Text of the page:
Then again, we’ve seen the state pension does not appear to be a priority for former Tory leader Iain Duncan Smith, given his Centre for Social Justice think-tank’s proposal that the state pension age rises to 70 by 2028 and 75 by 2035. Will this be the Tory grand plan to address hugely damaging shortages of workers after Brexit – make people work to a ridiculously unreasonable age?

Adoption of this proposal, or similar measures, would represent a further dismal savaging of the welfare state, building on the horror of nearly a decade of benefit cuts from the Tories. The austerity to date has, like the Brexit folly, hammered the UK economy. And depriving the UK of younger workers, while forcing people who want to retire to remain employed because they have no state pension, would not help productivity.

Staying with the economy and returning to the no-deal danger, business organisations, which were more than measured in their reception of Mr Johnson’s ascension to Prime Minister in July, were pulling no punches when reacting to news of the suspension of Parliament.

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Mr Johnson seems to view his “no matter what” pledge on an October 31 Brexit as something that strengthens his negotiating stance. And he seems to think his political opponents in Parliament, with their attempts to prevent a foolish no-deal exit at any cost, are somehow cramping his style. The fact of the matter is that those MPs, from across party lines, who are pulling out all the stops to ensure a no-deal Brexit is avoided, are doing what Mr Johnson should be doing: looking after the country, its economy, and the living standards of the people.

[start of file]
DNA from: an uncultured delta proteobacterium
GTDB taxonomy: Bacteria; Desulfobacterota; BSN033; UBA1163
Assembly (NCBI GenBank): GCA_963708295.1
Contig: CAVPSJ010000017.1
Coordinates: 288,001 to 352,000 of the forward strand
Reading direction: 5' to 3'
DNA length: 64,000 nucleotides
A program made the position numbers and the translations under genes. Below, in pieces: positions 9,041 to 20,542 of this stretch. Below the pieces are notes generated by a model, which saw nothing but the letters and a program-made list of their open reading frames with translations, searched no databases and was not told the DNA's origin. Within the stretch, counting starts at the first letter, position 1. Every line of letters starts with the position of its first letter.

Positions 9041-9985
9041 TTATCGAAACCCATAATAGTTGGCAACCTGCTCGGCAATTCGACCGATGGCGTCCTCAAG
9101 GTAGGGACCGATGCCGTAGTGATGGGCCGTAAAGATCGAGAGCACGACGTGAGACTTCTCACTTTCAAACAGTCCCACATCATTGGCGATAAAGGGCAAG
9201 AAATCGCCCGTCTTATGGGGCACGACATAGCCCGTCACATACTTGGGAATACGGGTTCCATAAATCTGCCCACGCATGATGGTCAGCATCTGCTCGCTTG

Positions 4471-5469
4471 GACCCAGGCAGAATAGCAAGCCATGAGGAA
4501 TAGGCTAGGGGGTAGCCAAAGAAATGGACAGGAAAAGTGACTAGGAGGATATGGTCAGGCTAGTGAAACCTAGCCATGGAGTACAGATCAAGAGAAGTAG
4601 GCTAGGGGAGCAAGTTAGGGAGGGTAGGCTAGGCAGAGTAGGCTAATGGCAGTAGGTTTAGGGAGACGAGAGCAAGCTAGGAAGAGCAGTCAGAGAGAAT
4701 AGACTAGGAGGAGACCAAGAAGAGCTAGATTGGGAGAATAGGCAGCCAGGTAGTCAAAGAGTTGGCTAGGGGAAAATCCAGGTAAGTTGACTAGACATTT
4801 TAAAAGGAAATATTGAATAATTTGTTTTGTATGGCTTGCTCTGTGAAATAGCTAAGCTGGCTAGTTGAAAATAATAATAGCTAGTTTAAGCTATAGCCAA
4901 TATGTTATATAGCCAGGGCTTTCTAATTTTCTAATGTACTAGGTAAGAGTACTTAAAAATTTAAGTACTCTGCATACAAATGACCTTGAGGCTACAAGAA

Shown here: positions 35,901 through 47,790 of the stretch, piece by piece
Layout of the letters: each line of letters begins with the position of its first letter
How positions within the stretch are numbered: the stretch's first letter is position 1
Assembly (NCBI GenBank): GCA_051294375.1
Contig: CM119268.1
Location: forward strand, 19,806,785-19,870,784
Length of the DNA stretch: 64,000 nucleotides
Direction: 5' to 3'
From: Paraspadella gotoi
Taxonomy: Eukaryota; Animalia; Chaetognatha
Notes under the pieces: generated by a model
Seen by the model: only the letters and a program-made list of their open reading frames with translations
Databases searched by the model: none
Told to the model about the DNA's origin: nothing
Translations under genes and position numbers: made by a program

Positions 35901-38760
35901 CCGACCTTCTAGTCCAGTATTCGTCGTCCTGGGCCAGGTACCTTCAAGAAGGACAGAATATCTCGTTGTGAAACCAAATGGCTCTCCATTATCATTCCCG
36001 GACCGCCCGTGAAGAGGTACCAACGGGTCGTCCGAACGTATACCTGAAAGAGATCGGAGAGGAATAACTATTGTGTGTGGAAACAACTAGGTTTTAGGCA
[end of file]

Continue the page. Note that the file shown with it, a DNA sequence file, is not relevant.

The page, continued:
In any case, if anyone appreciates the importance of a strong negotiating position, it is the business community. And it seems to think Mr Johnson’s decision to suspend Parliament for a lengthy period at this crucial time is simply a bad idea.

Liz Cameron, chief executive of Scottish Chambers of Commerce, said: “Businesses in Scotland feel as if their pleas for a return to political sanity are falling on deaf ears as this dangerous game of Westminster brinkmanship escalates.”

She highlighted the real-world effects of the Tories’ Brexit odyssey, declaring: “Continuing political turbulence is taking a measurable toll on contracts, on investment decisions, and on business confidence.” And she warned: “We need to avoid a disorderly exit from the EU come 31 October. None of the events of the last few days have given businesses greater confidence that this will be achieved.”

The all-too-real Brexit effects were also highlighted by Carolyn Fairbairn, director-general of the Confederation of British Industry, on a visit to Glasgow last week. She observed Scottish exporters were already losing market share and were fearful of much worse to come.

Adam Marshall, director-general of British Chambers of Commerce, said: “Businesses feel like Westminster is playing an endless game of political chess, while their futures and the health of the UK economy hang in the balance.”

So, while Mr Johnson might view himself as a fine negotiator, the business community seems most unimpressed by his antics. Many millions of UK households will be at least as unimpressed, and rightly so.